Tenocytes, the main cell type of the tendon, require mechanical stimuli for their proper function. When the tenocyte environment changes due to tissue damage or by transferring tenocytes from their native environment into cell culture, the signals from the tenocyte niche are lost, leading towards a decline of phenotypic markers. It is known that micro-topographies can influence cell fate by the physical cues they provide. To identify the optimal topography-induced biomechanical niche in vitro, we seeded tenocytes on the TopoChip, a micro-topographical screening platform, and measured expression of the tendon transcription factor Scleraxis. Through machine learning algorithms, we associated elevated Scleraxis levels with topological design parameters. Fabricating micro-topographies with optimal surface characteristics on larger surfaces allowed finding an improved expression of multiple tenogenic markers. However, long-term confluent culture conditions coincided with osteogenic marker expression and the loss of morphological characteristics. In contrast, passaging tenocytes which migrated from the tendon directly on the topography resulted in prolonged elongated morphology and elevated Scleraxis levels. This research provides new insights into how micro-topographies influence tenocyte cell fate, and supports the notion that micro-topographical design can be implemented in a new generation of tissue culture platforms for supporting the phenotype of tenocytes.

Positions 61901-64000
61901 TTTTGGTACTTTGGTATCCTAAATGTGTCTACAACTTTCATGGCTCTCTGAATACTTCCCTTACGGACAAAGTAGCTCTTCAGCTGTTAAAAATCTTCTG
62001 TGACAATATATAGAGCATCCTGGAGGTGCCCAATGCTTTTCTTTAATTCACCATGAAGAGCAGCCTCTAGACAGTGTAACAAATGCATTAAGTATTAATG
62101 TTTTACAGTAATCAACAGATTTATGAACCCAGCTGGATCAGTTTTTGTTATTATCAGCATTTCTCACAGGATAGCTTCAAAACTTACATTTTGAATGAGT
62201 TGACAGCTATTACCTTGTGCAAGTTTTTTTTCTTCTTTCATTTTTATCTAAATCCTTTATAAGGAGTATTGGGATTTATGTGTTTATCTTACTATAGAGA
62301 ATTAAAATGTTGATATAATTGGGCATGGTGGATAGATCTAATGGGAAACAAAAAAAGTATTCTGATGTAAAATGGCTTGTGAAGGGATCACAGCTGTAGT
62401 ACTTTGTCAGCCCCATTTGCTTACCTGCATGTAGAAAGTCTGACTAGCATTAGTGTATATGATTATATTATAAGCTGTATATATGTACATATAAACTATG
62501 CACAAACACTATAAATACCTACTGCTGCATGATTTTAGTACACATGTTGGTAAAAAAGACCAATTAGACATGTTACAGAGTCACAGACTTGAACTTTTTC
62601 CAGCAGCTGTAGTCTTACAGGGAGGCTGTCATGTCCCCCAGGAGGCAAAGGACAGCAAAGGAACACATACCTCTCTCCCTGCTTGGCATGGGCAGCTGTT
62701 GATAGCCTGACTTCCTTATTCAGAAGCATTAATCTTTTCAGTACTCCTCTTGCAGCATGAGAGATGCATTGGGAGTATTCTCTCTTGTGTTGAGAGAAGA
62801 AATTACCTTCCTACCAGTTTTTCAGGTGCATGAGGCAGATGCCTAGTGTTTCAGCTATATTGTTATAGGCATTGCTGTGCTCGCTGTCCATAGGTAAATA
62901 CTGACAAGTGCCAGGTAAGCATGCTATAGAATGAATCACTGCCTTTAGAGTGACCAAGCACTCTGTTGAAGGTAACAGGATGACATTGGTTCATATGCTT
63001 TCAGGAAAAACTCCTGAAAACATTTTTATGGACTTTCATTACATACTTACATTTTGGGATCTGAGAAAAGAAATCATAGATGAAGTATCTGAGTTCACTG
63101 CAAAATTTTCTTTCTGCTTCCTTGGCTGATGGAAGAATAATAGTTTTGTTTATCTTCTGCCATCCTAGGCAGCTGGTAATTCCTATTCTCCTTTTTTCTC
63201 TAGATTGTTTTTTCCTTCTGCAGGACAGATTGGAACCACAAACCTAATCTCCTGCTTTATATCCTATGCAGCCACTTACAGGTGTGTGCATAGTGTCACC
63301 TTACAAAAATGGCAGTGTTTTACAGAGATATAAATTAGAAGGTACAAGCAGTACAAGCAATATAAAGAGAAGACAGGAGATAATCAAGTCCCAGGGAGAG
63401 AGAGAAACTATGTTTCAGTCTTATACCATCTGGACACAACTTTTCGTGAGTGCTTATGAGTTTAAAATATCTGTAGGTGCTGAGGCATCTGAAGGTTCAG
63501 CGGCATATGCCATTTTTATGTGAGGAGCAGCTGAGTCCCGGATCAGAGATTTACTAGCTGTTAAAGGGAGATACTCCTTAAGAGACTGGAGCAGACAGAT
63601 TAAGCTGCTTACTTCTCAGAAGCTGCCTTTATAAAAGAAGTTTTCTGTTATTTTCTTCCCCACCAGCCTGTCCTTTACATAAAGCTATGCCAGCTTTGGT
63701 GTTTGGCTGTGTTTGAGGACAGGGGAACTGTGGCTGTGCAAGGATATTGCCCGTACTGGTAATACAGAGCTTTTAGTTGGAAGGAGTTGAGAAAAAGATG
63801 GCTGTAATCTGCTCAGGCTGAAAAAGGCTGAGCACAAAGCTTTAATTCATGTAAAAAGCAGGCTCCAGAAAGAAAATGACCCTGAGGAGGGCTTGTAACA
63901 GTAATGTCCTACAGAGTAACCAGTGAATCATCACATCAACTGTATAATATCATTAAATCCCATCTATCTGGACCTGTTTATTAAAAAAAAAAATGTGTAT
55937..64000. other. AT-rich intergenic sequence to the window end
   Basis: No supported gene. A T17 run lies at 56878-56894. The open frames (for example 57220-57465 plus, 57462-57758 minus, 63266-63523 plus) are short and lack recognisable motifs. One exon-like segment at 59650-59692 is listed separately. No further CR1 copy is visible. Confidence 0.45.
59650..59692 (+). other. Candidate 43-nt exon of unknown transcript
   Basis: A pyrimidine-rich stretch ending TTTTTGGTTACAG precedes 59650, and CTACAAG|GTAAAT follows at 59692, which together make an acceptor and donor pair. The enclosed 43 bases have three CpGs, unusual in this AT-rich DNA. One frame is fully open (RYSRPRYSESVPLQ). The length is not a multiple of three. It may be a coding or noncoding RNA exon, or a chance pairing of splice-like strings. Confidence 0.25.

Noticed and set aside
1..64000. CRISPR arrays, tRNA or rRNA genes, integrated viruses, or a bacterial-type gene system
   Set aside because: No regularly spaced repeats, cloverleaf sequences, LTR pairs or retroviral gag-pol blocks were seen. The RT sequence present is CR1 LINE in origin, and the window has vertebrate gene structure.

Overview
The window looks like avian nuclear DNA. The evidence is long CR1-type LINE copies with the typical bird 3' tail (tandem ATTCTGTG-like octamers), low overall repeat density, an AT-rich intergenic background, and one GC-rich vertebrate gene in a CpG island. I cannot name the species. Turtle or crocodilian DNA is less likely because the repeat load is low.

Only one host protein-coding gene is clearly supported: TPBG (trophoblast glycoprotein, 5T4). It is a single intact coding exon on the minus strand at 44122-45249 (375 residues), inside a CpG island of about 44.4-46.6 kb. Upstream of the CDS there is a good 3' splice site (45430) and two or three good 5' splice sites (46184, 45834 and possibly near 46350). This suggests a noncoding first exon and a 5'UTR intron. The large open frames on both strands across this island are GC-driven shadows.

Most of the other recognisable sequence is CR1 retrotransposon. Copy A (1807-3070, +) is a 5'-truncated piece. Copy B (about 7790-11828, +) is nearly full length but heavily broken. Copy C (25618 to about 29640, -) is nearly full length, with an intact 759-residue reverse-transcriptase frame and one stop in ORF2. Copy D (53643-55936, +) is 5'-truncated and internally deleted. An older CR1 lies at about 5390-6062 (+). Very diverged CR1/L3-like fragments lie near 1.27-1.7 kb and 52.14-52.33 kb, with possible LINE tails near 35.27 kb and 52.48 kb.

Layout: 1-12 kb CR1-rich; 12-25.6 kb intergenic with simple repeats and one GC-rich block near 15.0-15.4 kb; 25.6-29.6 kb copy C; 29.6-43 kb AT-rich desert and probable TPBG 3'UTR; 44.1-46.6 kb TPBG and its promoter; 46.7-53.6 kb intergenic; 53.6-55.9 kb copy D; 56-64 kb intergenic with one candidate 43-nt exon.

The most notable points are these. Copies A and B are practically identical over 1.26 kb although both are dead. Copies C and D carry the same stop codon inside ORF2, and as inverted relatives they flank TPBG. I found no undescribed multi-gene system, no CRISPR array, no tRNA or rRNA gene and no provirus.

Statement of Significance
The challenge in controlling in vitro cell behavior lies in controlling the complex culture environment. Here, we present for the first time the use of micro-topographies as a biomechanical niche to support the phenotype of tenocytes. For this, we applied the TopoChip platform, a screening tool with 2176 unique micro-topographies for identifying feature characteristics associated with elevated Scleraxis expression, a tendon related marker. Large area fabrication of micro-topographies with favorable characteristics allowed us to find a beneficial influence on other tenogenic markers as well. Furthermore, passaging cells is more beneficial for Scleraxis marker expression and tenocyte morphology compared to confluent conditions. This study presents important insights for the understanding of tenocyte behavior in vitro, a necessary step towards tendon engineering.
Full Access Link: Acta Biomaterialia